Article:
- - Sunday, July 10, 2011


Sheriff expands pink-underwear line

PHOENIX — Maricopa County Sheriff Joe Arpaio began putting inmates in pink boxer jail shorts 17 years ago as a way to counter the theft of the traditional white shorts worn by the inmates. He called the pink shorts “Go Joes” and their popularity grew so much after the program was publicized that the department began selling them at $15 a pair.

The sale of “Go Joes” has raised millions of dollars over the years to benefit at-risk youth programs and to help the sheriff’s all-volunteer posse to fight crime, according to the sheriff’s spokesman, Christopher Hegstrom.

Well, the “Toughest Sheriff in America” began looking for a way to boost sales and have a little fun at the same time, Mr. Hegstrom said, so there’s a new twist to the pink shorts.

Sheriff Arpaio is introducing a new pink boxer - one that promises to raise eyebrows as well as sales. The Spanish language version of “Go Joes” - Vamos Jose! - goes on sale Monday with Sheriff Arpaio kicking off sales at a Mexican restaurant.


Concerns rise about gonorrhea cases

ATLANTA — The number of gonorrhea cases that are resistant to the class of drugs used to cure the sexually transmitted infection rose in the past decade, the federal government said Friday.

In 2010, 77 cases of gonorrhea were reported to show resistance to one kind of cephalosporin drug, while 19 cases were resistant to another drug in the same class. In 2000, only 15 gonorrhea cases were reported as resistant to either cephalosporin drug, said the Morbidity and Mortality Weekly Report from the Centers for Disease Control and Prevention. The study involved about 5,900 men a year who visited a clinic for treatment of gonorrhea.

Health care workers, especially those who work in Western states with men who have sex with men, were advised to ensure that their patients with gonorrhea were completely cleared of the infection.

But William Smith, executive director of the National Coalition of STD Directors, called for immediate development of new drugs to treat gonorrhea, which is acquired by about 700,000 people a year. “If this last class of drugs fails, we will have no definitive treatment options for gonorrhea,” said Mr. Smith.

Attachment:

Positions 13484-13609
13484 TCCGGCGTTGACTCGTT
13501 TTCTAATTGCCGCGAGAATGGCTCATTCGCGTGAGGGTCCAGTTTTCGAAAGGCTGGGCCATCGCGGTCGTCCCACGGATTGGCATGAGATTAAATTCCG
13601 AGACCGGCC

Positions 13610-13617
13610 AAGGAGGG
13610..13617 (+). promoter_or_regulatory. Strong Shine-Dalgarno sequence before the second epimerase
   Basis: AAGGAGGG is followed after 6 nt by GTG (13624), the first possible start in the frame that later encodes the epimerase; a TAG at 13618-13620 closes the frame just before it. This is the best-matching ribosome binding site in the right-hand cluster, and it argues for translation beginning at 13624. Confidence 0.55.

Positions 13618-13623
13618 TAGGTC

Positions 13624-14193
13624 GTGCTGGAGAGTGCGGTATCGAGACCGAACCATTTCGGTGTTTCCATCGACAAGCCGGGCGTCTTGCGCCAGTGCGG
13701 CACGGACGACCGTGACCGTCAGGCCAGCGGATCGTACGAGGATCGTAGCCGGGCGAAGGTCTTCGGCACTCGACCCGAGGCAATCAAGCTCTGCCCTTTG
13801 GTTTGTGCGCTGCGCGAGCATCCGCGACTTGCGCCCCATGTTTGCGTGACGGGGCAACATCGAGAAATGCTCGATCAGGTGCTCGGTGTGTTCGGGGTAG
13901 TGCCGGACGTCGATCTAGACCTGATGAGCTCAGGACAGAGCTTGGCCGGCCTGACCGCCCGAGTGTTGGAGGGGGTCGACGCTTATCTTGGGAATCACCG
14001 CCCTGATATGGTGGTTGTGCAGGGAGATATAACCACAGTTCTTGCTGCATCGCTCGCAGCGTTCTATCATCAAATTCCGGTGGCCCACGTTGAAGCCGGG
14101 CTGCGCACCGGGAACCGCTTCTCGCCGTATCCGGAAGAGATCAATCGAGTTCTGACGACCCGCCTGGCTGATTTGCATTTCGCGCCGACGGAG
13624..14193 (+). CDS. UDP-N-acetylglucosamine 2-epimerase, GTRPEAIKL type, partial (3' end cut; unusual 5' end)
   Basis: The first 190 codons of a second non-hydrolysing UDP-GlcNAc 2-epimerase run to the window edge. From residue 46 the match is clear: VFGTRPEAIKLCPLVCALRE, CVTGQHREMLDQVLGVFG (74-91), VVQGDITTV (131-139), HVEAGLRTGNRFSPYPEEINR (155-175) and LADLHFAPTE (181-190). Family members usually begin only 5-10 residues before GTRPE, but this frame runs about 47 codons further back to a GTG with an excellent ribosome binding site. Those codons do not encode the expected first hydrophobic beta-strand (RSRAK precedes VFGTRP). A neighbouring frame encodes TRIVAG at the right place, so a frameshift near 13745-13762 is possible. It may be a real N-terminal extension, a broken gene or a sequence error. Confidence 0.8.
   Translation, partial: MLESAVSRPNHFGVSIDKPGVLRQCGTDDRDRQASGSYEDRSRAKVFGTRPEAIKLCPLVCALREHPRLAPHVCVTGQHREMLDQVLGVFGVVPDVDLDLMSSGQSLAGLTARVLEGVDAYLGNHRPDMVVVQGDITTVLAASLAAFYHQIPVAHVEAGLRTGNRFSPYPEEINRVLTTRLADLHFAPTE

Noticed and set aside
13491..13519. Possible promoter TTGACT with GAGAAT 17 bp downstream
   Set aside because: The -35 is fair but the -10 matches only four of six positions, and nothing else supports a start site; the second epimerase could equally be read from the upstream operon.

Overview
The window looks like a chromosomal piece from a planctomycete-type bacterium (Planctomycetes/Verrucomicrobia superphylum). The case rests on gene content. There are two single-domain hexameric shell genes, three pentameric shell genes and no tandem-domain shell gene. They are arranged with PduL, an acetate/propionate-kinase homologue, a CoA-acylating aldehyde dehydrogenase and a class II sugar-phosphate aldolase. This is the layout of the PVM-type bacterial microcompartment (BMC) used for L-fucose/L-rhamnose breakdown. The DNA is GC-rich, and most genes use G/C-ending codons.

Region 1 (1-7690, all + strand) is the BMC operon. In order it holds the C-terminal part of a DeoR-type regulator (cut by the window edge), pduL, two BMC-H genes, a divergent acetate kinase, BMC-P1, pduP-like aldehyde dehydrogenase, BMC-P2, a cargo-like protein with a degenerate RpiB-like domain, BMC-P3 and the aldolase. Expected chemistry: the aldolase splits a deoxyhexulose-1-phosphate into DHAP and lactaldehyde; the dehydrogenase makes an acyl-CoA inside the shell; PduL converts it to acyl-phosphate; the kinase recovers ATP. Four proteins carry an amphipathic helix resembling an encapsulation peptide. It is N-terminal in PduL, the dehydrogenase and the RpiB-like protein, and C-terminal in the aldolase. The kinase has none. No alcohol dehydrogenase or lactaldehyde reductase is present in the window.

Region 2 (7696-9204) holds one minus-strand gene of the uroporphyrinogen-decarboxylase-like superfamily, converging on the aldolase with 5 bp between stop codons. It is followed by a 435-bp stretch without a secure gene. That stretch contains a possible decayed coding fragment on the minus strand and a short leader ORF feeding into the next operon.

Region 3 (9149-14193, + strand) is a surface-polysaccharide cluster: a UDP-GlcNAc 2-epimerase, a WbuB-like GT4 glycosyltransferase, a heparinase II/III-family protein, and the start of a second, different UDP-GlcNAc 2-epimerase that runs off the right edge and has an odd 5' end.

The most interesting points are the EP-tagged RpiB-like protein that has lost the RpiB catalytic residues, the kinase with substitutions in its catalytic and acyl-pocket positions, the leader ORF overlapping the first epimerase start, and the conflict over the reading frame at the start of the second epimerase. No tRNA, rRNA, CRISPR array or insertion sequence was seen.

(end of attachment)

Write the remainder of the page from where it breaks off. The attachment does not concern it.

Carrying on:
Police: Gunman targeted ex-girlfriends in shooting spree

GRAND RAPIDS — An ex-convict who went on a deadly shooting spree in Western Michigan targeted two ex-girlfriends, fatally shooting both of them and five members of their families, including his own 12-year-old daughter, police said Friday.

At the start of his hours-long rampage, Rodrick Shonte Dantzler tracked down his daughter and her mother and killed them, along with the mother’s own parents. He then went to a different house and killed another former girlfriend, plus her sister and 10-year-old niece.

Dantzler “went out hunting” his victims, Grand Rapids Police Chief Kevin Belk said. He said the gunman used cocaine and alcohol on the day of the slayings.

The 34-year-old former prison inmate began the spree Thursday afternoon before leading police on a high-speed chase through downtown Grand Rapids. He crashed his car and took several hostages in a stranger’s home, then killed himself with a shot to the head late that night.


Roller coaster closed after Iraq vet’s death

BUFFALO — A 208-foot-tall roller coaster in upstate New York remains closed as questions swirl about the death of an Iraq war veteran who lost both his legs to a roadside bomb and the decision to allow him on the ride.

Sgt. James Thomas Hackemer was ejected Friday from the Ride of Steel coaster at Darien Lake Theme Park Resort, located between Buffalo and Rochester.

Amusement park industry consultant Dennis Speigel said Sunday that a combination of rider responsibility and operator responsibility comes into play when determining who should ride certain attractions.

Sgt. Hackemer’s death remains under investigation, but Mr. Speigel says it appears to be a bad decision on both parts. Relatives have said they don’t hold the park responsible.

From wire dispatches and staff reports

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